Oskar Ragnarsson, Camilla A M Glad, Ragnhildur Bergthorsdottir, Erik G Almqvist, Eva Ekerstad, Håkan Widell, Bo Wängberg and Gudmundur Johannsson
Adverse body compositional features and low bone mineral density (BMD) are the characteristic of patients with active Cushing's syndrome (CS). The aim of this study was to evaluate body composition and BMD in women with CS in long-term remission and the influence of polymorphisms in genes affecting glucocorticoid (GC) sensitivity on these end-points.
Design, patients and methods
This was a cross-sectional, case–controlled study, including 50 women previously treated for CS and 50 age and gender-matched controls. Median (interquartile range) remission time was 13 (5–19) years. Body composition and BMD were measured with dual-energy X-ray absorptiometry. Five polymorphisms in four genes associated with GC sensitivity were analysed using TaqMan or Sequenom single-nucleotide polymorphism genotyping.
Patients with CS in remission had increased abdominal fat mass (P<0.01), whereas BMD was not significantly different at any site between patients and controls. In patients, the NR3C1 Bcl1 polymorphism was associated with reduced total (P<0.05) and femur neck BMD (P<0.05). The polymorphism rs1045642 in the ABCB1 gene was associated with increased abdominal fat mass (P<0.05) and decreased appendicular skeletal muscle mass (P<0.05). GC replacement was associated with reduced total BMD (P<0.01), BMD at lumbar spine (P<0.05) and increased abdominal fat (P<0.01).
Ongoing GC replacement therapy together with polymorphisms in two genes related with GC sensitivity is associated with abdominal obesity and adverse skeletal health in patients with CS in long-term remission.
Anna G Nilsson, Ragnhildur Bergthorsdottir, Pia Burman, Per Dahlqvist, Bertil Ekman, Britt Edén Engström, Oskar Ragnarsson, Stanko Skrtic, Jeanette Wahlberg, Heinrich Achenbach, Sharif Uddin, Claudio Marelli and Gudmundur Johannsson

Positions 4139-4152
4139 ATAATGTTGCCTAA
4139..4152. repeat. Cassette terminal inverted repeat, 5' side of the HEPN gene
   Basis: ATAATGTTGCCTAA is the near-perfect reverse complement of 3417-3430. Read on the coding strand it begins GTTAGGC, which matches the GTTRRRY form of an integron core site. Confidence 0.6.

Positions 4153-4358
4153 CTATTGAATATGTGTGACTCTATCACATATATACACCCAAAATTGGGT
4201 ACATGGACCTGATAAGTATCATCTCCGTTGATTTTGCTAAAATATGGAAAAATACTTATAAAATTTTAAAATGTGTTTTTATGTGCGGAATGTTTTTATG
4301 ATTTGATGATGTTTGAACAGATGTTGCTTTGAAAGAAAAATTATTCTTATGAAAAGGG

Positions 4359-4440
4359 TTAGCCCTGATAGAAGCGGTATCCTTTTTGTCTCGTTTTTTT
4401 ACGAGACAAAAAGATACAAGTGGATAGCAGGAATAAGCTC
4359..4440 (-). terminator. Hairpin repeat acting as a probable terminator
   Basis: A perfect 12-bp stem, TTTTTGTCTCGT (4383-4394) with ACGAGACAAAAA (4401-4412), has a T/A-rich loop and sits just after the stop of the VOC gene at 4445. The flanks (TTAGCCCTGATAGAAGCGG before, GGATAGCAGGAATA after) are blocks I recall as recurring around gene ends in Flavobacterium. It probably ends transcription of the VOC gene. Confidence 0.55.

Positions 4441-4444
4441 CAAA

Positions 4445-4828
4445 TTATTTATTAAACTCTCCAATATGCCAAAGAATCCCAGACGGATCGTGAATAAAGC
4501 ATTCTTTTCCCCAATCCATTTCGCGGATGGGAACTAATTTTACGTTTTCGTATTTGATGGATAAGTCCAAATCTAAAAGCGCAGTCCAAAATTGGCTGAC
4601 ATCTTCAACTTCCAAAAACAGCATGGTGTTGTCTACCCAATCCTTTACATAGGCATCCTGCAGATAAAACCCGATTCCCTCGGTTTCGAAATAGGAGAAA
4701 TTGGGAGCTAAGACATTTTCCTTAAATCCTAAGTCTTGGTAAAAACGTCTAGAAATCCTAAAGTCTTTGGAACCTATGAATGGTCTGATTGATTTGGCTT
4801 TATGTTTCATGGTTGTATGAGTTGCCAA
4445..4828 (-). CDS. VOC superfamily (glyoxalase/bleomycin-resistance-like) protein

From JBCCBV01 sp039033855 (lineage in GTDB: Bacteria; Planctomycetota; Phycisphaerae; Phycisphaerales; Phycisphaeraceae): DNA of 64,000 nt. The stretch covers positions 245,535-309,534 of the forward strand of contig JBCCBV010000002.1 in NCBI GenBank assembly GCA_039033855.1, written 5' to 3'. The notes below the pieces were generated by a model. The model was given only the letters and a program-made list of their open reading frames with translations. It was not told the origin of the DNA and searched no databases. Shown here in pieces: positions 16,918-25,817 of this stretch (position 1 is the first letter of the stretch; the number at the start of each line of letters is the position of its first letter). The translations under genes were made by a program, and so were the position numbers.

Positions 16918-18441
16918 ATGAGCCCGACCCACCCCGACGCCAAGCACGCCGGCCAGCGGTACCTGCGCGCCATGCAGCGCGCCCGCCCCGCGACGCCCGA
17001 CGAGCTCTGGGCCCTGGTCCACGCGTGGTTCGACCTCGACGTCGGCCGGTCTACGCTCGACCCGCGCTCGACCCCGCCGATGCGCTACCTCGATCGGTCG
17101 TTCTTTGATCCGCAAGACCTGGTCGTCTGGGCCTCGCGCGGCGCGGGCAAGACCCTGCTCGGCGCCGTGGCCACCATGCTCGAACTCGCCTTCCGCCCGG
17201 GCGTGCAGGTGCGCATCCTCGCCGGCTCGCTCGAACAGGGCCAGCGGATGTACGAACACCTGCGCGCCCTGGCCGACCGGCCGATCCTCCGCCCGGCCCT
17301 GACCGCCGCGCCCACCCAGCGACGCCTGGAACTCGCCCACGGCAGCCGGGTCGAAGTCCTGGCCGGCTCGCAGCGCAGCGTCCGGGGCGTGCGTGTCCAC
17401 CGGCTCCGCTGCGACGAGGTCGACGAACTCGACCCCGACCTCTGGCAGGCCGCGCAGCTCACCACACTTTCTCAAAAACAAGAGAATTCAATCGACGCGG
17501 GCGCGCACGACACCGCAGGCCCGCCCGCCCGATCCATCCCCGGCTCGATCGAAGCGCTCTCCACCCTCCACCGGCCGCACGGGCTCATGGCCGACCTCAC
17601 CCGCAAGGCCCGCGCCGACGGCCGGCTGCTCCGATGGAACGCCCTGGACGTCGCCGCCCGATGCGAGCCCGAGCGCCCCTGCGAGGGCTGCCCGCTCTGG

To investigate the long-term safety and tolerability of a once-daily, dual-release hydrocortisone (DR-HC) tablet as oral glucocorticoid replacement therapy in patients with primary adrenal insufficiency (AI).
Prospective, open-label, multicenter, 5-year extension study of DR-HC conducted at five university clinics in Sweden.
Seventy-one adult patients diagnosed with primary AI who were receiving stable glucocorticoid replacement therapy were recruited. Safety and tolerability outcomes included adverse events (AEs), intercurrent illness episodes, laboratory parameters and vital signs. Quality of life (QoL) was evaluated using generic questionnaires.
Total DR-HC exposure was 328 patient-treatment years. Seventy patients reported 1060 AEs (323 per 100 patient-years); 85% were considered unrelated to DR-HC by the investigator. The most common AEs were nasopharyngitis (70%), fatigue (52%) and gastroenteritis (48%). Of 65 serious AEs reported by 32 patients (20 per 100 patient-years), four were considered to be possibly related to DR-HC: acute AI (n = 2), gastritis (n = 1) and syncope (n = 1). Two deaths were reported (fall from height and subarachnoid hemorrhage), both considered to be unrelated to DR-HC. From baseline to 5 years, intercurrent illness episodes remained relatively stable (mean 2.6–5.4 episodes per patient per year), fasting plasma glucose (0.7 mmol/L; P < 0.0001) and HDL cholesterol (0.2 mmol/L; P < 0.0001) increased and patient-/investigator-assessed tolerability improved. QoL total scores were unchanged but worsening physical functioning was recorded (P = 0.008).
In the first prospective study evaluating the long-term safety of glucocorticoid replacement therapy in patients with primary AI, DR-HC was well tolerated with no safety concerns observed during 5-year treatment.